Point of View
It was the 15th century, the dark days of the Spanish inquisition of the Jews. Every tenth person in Spain was Jewish and many had lived in the Iberian Peninsula since the eighth century more than six hundred years and held the highest positions in government.
The story is told of one of these individuals whose name was Don Miguel, the King’s Advisor, who was sentenced to death for practicing Judaism. As he was tied to the stake and the wood beneath his feet kindled, the King, his friend, whispered, “Don Miguel save yourself. I will drop my cross, pick it up – the inquisitors will think you are bowing to the cross. You will be saved.” “I cannot” said Don Miquel. “Why?” “Because of the chain.” “What chain?” said the King. He looked around and saw that his trusted friend and advisor was not bound by any chains. “You are not bound in a chain.” “The chain,” said Don Miguel, “the chain of Jewish history, traditions and way of life from Moses to this day.”
He was referring to the chain that links us to our ancestors, our history, our moment at Sinai which is slowly but discernibly eroding and disappearing. All our cherished values are not only changing with times, but fast disappearing. I do not believe that we should live in the past or interpret Jewish Law for or by societal standards of 500 years ago. Change and growth are vital. Andre Gide, the novelist, once said “we cannot discover new continents unless we lose sight of the shore.” Yet there must be limits!
Yitzchak Rabin once spoke in Jerusalem reacting to unfair criticism of Israel. In his remarks, he said that the world holds Israel to a special standard, a standard by which other people are not judged. Mr. Rabin said he accepts this “double standard” and it should be operative as far as he was concerned. We should judge ourselves by the highest standards possible. My teacher, Prof. Louis Finkelstein once asked rhetorically, “would you rather have your son as a prisoner of a concentration camp or as the S.S. Guard sadistically overseeing and killing the camp prisoners?”
We should operate with a higher standard of morality, and we should take morality seriously. We should place ourselves on a higher plane, but said, Rabin, there is a limit! Or in his own Hebrew words, “Yesh Gvul.” The unfair made-up accusations against Israel, the defamation by world wide media organizations, the fiction of a flotilla to aide starving Gazans and on and on – Yesh Gvul – there is a limit.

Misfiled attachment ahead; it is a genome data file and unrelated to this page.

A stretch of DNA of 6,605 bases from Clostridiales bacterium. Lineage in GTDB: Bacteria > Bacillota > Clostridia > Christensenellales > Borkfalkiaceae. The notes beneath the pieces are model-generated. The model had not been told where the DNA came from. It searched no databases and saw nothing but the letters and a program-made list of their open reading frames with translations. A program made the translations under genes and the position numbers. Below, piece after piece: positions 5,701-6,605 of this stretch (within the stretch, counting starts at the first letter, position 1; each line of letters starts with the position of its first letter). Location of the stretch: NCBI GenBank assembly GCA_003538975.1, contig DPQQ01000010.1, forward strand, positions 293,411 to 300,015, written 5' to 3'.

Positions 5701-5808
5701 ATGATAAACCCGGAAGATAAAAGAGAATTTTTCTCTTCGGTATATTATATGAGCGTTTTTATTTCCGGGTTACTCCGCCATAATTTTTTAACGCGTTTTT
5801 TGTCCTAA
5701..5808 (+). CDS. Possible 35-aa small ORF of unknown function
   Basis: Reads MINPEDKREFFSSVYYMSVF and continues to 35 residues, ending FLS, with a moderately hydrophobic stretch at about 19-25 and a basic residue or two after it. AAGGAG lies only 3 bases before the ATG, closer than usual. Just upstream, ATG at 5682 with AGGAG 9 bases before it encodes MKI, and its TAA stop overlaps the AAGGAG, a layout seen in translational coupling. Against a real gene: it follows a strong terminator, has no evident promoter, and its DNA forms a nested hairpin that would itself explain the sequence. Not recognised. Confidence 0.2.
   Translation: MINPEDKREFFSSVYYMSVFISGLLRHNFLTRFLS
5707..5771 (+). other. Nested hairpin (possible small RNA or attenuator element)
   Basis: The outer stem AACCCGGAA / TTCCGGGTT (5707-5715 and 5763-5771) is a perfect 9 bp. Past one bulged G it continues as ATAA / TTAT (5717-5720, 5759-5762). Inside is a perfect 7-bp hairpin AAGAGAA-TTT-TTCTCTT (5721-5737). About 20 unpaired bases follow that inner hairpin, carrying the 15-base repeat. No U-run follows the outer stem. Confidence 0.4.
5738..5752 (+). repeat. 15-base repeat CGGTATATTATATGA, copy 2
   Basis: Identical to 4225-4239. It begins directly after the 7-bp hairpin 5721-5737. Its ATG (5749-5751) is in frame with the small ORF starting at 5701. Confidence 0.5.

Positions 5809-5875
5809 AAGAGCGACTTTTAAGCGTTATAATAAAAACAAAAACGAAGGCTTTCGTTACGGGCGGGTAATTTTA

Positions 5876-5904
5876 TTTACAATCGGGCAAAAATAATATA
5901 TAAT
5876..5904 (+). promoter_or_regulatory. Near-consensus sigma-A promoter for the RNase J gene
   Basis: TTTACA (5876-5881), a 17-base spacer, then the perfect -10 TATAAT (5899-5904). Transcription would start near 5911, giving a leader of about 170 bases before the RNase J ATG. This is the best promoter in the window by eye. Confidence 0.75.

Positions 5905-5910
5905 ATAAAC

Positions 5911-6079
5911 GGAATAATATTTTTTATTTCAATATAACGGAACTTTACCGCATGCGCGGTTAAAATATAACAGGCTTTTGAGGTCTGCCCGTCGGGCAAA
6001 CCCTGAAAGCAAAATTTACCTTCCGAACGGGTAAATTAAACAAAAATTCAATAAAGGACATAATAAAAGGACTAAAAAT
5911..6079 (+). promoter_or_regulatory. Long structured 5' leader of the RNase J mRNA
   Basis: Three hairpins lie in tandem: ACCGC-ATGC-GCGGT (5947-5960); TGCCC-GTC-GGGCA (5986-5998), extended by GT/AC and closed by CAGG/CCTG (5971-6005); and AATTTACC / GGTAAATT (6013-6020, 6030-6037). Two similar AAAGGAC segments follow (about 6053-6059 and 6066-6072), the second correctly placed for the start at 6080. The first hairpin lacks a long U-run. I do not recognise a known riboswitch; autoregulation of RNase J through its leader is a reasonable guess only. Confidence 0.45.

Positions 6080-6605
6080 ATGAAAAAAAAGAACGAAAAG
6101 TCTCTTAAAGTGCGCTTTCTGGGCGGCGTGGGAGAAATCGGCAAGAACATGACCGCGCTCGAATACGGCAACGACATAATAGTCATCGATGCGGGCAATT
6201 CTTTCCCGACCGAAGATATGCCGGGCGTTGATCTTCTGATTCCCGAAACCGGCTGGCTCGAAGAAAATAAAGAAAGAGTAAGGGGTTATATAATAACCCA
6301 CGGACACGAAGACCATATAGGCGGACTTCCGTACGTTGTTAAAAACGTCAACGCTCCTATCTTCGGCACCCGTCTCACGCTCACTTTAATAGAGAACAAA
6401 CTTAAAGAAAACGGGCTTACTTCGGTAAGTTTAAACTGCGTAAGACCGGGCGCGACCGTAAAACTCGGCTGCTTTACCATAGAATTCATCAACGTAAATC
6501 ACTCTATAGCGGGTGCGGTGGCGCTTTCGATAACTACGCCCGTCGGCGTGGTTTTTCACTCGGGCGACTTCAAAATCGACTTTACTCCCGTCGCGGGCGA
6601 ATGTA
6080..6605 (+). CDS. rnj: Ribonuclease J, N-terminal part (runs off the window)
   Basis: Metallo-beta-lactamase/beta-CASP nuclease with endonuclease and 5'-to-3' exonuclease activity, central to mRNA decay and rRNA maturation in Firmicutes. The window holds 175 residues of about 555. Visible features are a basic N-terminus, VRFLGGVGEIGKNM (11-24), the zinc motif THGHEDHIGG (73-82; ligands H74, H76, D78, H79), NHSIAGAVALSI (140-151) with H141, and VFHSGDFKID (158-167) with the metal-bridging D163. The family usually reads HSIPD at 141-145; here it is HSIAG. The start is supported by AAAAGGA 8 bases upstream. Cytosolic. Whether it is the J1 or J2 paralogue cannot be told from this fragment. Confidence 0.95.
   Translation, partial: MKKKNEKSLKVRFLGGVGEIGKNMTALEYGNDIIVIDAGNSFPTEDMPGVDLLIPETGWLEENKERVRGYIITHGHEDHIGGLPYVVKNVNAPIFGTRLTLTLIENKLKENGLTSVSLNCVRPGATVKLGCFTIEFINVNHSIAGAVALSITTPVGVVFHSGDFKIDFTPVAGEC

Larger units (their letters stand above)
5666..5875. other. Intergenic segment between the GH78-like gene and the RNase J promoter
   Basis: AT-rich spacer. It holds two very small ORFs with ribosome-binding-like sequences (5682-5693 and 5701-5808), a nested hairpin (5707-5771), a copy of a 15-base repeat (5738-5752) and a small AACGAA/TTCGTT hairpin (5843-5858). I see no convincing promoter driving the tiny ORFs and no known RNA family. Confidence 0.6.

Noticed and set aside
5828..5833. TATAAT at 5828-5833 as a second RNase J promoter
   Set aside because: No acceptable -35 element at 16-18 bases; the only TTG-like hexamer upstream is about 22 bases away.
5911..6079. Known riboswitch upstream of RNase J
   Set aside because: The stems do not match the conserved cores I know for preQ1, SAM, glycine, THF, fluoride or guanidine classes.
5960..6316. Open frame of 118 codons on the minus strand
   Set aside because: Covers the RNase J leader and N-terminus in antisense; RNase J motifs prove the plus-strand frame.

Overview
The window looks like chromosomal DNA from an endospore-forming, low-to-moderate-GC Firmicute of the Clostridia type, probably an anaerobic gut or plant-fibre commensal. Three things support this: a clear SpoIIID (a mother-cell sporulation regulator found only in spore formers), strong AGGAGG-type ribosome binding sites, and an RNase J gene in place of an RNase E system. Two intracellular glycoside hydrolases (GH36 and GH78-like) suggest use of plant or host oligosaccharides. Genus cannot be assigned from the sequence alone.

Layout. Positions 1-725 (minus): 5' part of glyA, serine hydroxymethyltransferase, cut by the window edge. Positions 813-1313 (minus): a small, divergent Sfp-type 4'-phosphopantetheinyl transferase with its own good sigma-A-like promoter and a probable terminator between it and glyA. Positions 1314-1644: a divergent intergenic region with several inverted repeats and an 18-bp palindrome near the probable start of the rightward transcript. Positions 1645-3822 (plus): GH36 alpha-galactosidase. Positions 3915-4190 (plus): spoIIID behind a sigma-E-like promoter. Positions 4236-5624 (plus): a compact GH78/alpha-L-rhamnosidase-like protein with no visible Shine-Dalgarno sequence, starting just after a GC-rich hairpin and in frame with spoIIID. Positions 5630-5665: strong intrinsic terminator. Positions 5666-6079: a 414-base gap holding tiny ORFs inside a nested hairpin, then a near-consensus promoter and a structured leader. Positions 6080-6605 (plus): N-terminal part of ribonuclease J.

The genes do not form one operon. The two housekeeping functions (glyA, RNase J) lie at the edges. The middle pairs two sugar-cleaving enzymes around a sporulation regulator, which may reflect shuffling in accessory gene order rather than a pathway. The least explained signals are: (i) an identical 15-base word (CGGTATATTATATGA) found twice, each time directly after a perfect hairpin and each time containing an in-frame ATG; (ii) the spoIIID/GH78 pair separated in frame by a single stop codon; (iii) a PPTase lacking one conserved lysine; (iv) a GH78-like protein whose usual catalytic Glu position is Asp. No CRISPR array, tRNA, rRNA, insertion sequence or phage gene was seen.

We can say the same thing as we look at our society and inwardly at ourselves. There has to be a limit to the extremes and excesses, the moral delinquency; - the lack of self discipline, the profaning and sullying and desecrating of all that we at one time held sacred; family, morality; honesty, integrity, faith, hope, holiness, peoplehood, religion, responsibility patriotism and nationhood..
As I look around, listen to the radio, watch the news on T.V., read what is going on in our society I think to myself Yesh Gvul there is a limit, we must stop bowing to the false idol that, “whatever makes you happy is right and good no matter its effect on another.” In the end that will give us not everything, but nothing. We need values that are rooted in a decent way of life, that are not vague and amorphic.
I must say as a parent and grandparent that I am not happy with the quality of life surrounding us. We seem to be rushing headlong into a morally depraved way of life and this despite the God given miracles of technology, science and medicine in our century.
Don Miguel gave his life for his faith, for his way of life and for the eternal chain that linked him to his people. For centuries Jewish people despite suffering, torture, torment and persecution in the ghettoes of Europe and in the Nazi death camps steadfastly maintained their Jewish identity. Today it takes little or nothing of personal consequences to give up everything which we have been born into and which have been part of our lives and that of our people and our ancestors. It’s time to give thought to the chain which links us to God and to everything good and noble in God’s world.
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